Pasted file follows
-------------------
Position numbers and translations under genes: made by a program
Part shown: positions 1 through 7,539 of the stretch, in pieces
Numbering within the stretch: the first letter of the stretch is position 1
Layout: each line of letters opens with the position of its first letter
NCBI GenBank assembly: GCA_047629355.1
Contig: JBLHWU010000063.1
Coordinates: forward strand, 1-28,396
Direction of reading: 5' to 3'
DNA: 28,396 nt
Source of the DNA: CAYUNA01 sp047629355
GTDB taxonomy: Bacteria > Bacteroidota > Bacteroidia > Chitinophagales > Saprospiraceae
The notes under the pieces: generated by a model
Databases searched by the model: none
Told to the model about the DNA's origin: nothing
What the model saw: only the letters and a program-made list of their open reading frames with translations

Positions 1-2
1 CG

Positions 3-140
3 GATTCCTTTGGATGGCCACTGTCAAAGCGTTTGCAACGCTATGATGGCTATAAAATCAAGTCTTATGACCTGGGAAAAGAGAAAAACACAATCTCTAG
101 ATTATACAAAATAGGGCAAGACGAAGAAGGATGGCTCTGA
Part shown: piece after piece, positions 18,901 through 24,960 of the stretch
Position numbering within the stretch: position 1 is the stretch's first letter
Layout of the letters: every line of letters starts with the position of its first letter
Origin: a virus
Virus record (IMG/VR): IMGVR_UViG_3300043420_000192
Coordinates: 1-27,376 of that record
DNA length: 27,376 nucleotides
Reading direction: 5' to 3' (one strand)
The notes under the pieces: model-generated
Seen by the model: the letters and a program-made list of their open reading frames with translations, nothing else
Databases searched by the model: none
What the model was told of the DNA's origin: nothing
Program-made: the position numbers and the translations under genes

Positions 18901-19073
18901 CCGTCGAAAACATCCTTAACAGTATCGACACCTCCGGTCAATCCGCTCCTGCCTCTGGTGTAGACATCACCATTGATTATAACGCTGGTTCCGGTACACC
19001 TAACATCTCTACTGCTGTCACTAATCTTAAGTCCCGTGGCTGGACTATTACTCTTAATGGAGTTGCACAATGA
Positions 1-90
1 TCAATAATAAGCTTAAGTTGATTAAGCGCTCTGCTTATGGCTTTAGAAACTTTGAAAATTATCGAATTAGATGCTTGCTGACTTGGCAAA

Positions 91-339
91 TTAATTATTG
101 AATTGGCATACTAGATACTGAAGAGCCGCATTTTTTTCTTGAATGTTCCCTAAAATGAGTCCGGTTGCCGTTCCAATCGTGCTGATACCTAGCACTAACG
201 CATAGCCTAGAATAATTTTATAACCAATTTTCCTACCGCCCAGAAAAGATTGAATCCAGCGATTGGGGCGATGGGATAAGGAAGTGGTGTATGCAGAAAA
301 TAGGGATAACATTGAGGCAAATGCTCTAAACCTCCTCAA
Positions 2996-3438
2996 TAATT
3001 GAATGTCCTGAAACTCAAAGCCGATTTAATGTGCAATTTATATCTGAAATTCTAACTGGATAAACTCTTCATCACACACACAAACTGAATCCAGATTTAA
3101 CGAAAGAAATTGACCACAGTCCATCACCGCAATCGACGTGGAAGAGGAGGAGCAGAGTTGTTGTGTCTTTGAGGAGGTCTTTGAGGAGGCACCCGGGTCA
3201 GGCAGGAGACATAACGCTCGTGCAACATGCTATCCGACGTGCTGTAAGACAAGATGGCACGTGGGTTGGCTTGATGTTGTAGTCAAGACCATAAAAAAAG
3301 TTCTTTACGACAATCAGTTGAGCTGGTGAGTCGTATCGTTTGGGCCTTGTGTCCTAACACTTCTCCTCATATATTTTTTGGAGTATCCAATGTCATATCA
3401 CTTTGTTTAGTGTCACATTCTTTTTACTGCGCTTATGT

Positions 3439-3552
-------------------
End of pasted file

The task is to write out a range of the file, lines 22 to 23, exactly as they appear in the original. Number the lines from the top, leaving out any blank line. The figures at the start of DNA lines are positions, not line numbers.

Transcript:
Position numbering within the stretch: position 1 is the stretch's first letter
Layout of the letters: every line of letters starts with the position of its first letter